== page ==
Trevorrow and Connolly kind of had the right idea with Jurassic World: Fallen Kingdom, even if that idea was to lift the plot of the The Lost World (right down to boasting about its darker tone), but they singularly fail to make it compelling, and Bayona can't work miracles. Trevorrow, having been banished from Lucasfilm, is retreating to the safety of a $1.5bn hit for a franchise that can’t exactly say no to him for Jurassic World III, but he's the least interesting person to continue steering what was a fairly aimless ship in the first place. The Lost World made about a third less than Jurassic Park globally, and Jurassic Park III a third less than The Lost World; if Fallen Kingdom is representative, this trilogy will be lucky to chart that kind of business.


Agree? Disagree? Mildly or vehemently? Let me know in the comments below.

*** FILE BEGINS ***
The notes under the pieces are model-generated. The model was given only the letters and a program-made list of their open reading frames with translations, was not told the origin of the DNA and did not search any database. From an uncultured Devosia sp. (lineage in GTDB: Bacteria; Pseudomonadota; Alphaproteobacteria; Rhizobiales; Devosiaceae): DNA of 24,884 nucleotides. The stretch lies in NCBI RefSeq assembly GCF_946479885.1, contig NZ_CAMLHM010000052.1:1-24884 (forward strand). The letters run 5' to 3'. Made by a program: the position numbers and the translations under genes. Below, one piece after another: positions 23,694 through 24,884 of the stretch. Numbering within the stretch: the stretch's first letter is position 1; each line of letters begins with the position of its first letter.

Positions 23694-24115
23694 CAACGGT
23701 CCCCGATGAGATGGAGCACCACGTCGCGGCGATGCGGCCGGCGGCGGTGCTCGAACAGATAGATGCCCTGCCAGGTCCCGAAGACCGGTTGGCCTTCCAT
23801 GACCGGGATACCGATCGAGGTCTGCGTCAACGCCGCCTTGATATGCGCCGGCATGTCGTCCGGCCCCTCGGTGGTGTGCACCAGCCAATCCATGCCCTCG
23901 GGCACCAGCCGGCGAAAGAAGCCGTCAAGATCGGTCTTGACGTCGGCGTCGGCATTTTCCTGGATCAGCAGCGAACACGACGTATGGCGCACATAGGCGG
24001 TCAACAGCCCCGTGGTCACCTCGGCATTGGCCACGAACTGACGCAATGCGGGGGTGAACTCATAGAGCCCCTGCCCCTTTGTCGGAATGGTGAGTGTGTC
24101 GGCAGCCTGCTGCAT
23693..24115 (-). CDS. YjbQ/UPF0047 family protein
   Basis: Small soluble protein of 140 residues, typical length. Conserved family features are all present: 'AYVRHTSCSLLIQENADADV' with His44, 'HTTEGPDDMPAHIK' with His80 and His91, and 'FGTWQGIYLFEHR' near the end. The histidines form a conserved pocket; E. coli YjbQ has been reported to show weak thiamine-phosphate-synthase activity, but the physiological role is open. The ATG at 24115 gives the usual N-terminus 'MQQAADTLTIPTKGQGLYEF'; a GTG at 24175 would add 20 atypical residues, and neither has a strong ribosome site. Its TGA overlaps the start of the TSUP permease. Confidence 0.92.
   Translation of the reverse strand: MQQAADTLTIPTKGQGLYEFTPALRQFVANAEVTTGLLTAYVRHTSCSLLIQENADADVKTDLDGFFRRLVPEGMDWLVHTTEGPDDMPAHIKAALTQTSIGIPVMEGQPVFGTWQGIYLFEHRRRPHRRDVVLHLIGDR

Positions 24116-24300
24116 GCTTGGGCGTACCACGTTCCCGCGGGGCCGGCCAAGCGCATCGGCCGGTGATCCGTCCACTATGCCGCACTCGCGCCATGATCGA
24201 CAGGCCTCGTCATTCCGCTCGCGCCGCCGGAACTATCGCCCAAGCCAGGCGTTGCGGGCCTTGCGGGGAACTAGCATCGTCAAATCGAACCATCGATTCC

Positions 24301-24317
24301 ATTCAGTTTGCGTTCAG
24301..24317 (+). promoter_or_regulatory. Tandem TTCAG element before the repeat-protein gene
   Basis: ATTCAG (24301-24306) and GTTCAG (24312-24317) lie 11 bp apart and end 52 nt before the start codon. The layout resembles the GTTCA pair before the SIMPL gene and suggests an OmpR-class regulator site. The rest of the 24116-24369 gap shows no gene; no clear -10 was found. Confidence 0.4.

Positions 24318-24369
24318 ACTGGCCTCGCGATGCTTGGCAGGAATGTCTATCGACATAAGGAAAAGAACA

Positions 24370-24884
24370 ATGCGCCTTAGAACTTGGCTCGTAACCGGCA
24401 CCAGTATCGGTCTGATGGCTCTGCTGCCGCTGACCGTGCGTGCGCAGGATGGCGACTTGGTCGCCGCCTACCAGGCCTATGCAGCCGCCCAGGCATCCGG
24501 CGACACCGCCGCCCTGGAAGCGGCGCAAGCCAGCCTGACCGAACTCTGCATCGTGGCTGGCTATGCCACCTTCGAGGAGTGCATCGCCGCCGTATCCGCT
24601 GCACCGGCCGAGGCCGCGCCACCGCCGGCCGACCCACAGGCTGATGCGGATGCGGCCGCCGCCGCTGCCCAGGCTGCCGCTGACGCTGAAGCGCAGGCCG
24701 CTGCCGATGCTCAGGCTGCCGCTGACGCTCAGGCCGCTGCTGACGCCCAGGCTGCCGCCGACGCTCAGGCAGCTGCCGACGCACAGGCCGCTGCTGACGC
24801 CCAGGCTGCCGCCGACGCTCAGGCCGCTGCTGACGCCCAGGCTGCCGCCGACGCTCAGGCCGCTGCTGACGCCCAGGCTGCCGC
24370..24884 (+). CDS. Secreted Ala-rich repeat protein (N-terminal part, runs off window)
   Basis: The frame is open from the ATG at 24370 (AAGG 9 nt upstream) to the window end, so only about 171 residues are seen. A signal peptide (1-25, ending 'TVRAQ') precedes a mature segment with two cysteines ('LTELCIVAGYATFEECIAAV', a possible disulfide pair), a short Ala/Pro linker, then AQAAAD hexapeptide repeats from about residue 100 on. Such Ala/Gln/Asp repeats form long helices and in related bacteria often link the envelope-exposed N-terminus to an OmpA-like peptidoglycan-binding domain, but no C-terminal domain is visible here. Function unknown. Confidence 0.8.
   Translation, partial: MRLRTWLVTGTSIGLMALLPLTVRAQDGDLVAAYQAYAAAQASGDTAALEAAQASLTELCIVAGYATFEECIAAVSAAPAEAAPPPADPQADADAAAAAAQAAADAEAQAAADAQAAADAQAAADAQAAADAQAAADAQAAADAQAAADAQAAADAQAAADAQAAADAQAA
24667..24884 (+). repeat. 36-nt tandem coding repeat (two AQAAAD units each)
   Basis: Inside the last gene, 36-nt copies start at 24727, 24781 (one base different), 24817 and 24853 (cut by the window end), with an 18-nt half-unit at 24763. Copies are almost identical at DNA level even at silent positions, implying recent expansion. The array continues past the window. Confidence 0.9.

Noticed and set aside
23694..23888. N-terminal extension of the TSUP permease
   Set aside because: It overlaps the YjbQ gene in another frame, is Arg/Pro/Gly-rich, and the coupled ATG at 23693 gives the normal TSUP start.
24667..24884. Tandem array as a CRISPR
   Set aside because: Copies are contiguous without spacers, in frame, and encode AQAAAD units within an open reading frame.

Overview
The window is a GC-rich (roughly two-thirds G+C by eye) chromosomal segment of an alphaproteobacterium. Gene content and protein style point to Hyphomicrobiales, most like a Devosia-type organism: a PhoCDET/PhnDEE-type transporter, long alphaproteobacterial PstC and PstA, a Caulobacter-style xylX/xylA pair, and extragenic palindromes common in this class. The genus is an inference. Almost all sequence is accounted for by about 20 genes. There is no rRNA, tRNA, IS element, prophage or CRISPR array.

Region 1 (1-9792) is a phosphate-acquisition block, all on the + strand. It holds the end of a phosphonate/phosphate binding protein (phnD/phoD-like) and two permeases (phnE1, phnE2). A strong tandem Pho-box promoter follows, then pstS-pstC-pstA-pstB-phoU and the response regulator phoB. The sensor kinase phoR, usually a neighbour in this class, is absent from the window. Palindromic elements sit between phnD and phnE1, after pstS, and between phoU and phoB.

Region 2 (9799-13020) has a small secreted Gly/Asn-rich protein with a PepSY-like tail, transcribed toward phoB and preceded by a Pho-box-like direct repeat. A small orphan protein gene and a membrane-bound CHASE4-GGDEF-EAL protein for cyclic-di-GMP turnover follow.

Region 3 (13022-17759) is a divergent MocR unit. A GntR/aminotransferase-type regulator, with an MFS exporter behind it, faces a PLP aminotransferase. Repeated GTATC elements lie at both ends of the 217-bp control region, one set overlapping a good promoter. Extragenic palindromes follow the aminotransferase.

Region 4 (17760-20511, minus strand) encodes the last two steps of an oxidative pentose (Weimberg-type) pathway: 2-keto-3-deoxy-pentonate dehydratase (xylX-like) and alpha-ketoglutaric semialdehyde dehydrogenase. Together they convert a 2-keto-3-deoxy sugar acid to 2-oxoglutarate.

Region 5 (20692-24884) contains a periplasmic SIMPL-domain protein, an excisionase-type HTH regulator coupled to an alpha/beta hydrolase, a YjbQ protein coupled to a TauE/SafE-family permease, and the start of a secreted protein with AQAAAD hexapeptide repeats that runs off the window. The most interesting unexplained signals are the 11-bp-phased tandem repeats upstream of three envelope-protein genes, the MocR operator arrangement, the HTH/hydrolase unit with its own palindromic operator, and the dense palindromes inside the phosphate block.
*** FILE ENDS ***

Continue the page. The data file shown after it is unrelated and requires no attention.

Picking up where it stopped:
Popular posts from this blog

Your Mickey Mouse is one big stupid dope!

Enemy Mine (1985) (SPOILERS) The essential dynamic of Enemy Mine – sworn enemies overcome their differences to become firm friends – was a well-ploughed one when it was made, such that it led to TV Tropes assuming, since edited, that it took its title from an existing phrase (Barry Longyear, author of the 1979 novella, made it up, inspired by the 1961 David Niven film The Best of Enemies ). The Film Yearbook Volume 5 opined that that Wolfgang Petersen’s picture “ lacks the gritty sauciness of Hell in the Pacific”; John Boorman’s WWII film stranded Lee Marvin and Toshiro Mifune on a desert island and had them first duking it out before becoming reluctant bedfellows. Perhaps germanely, both movies were box office flops.